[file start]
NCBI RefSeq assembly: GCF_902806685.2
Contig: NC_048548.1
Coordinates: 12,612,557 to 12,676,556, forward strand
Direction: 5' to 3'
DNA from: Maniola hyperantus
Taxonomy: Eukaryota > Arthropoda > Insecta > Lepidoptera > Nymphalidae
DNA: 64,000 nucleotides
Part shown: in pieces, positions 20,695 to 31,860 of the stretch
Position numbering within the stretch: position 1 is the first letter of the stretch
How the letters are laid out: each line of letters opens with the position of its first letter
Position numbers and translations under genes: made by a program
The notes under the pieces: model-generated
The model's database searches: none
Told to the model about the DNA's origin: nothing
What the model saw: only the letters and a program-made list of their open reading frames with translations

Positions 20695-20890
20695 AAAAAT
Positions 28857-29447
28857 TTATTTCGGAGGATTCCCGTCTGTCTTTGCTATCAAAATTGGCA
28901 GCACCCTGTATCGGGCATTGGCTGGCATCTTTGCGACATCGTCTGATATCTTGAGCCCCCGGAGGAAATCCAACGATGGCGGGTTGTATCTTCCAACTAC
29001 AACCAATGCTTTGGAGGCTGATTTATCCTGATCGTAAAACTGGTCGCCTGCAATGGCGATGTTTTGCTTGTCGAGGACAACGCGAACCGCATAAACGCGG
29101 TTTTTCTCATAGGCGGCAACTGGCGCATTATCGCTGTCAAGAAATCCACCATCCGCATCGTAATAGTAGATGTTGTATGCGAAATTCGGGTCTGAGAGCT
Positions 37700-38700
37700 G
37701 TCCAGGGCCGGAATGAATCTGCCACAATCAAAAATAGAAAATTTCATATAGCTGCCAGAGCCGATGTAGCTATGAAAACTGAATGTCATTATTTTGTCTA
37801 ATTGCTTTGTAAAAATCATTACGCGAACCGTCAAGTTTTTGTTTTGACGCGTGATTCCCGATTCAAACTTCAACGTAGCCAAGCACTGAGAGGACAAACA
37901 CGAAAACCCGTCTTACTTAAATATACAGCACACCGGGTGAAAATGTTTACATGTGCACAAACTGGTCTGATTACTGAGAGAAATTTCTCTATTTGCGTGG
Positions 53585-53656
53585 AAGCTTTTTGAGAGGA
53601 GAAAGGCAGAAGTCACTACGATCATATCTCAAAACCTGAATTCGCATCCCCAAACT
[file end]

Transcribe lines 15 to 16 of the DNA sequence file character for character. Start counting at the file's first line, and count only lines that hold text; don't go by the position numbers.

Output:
What the model saw: only the letters and a program-made list of their open reading frames with translations

Positions 20695-20890